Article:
Workers who created a wave of strikes in China from auto and electronics to steel over the past two years have confronted the power of private capital, the state and the Communist Party. In 2011 alone, China’s State Council acknowledged 500 large-scale “mass incidents” per day, including peasant resistance to land grabs as well as strikes.
An artificial labor shortage has helped workers, as factories informally blacklist all but young migrant workers who they expect to put up with inhumanly long hours, intensive labor and subsistence wages. Strike pressure in province after province to raise the minimum wage by as much as 30% has lifted the floor wage on average over 12% above rampant inflation.
Workers’ protest, even suicides, spotlighted the life-endangering hours, 60 and even 80 hours a week, at Foxconn’s Apple and Microsoft production facilities. Responding to public airing of grievances, Foxconn claimed to reduce overtime—by pressuring workers to keep working, but off the books, for free. Even where Foxconn honestly reduced hours, workers were left impoverished on straight time.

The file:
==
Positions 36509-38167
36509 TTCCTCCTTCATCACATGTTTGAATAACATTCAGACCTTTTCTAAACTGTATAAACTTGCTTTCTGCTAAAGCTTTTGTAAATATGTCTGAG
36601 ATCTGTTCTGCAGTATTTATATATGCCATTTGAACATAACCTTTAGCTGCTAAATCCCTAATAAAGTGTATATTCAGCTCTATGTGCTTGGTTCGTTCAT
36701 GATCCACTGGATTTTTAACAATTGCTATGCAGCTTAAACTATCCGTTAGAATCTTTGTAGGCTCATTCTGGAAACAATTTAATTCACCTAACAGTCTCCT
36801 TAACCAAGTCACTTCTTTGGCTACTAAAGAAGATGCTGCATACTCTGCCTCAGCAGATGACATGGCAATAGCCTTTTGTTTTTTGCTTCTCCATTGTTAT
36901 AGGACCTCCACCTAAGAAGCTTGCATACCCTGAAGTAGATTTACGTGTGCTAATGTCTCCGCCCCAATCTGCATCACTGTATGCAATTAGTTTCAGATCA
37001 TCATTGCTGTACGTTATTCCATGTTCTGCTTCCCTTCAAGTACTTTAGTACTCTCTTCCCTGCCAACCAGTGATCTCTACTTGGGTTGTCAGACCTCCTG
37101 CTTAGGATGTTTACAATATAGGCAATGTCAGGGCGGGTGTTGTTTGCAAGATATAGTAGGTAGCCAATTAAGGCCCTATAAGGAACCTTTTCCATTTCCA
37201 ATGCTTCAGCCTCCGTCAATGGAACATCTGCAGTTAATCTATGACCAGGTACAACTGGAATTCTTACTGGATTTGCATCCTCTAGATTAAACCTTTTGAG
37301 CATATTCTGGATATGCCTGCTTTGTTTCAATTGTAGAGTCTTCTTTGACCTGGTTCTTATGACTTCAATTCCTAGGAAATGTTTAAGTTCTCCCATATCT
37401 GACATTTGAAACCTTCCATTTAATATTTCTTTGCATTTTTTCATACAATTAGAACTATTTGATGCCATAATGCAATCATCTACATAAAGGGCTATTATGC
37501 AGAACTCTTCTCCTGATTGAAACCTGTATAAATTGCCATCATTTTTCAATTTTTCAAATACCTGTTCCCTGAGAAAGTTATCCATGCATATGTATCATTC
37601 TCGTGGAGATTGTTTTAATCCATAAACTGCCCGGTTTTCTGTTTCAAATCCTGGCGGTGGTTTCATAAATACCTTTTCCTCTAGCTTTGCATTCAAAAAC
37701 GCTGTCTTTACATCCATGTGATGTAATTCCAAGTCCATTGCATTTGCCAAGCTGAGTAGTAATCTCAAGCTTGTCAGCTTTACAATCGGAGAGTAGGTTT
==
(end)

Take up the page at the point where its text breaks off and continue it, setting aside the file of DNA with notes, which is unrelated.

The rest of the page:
Workers in Shenzhen who struck Panasonic’s OHMS Electronics in March were recently allowed to elect their union leaders, as were workers at Hitachi’s Shenzhen Hailiang Storage who had struck in December. This exposes that, until now, the official trade union had permitted the capitalists to fill union slots with their own executives.
Capitalists’ ultimate weapon over Chinese workers’ insurgency is more capital—automation and robots. As Karl Marx said, “…strikes have regularly given rise to the invention and application of new machines. Machines were, it may be said, the weapon employed by the capitalist to quell the revolt of specialized labor.”
Foreign investors 20 years ago forced Chinese workers at their benches to compete against heavily capitalized Western factories. Now one company alone, Foxconn with its 1.5 million workers across China, wants a million robots in its factories to undermine workers’ power.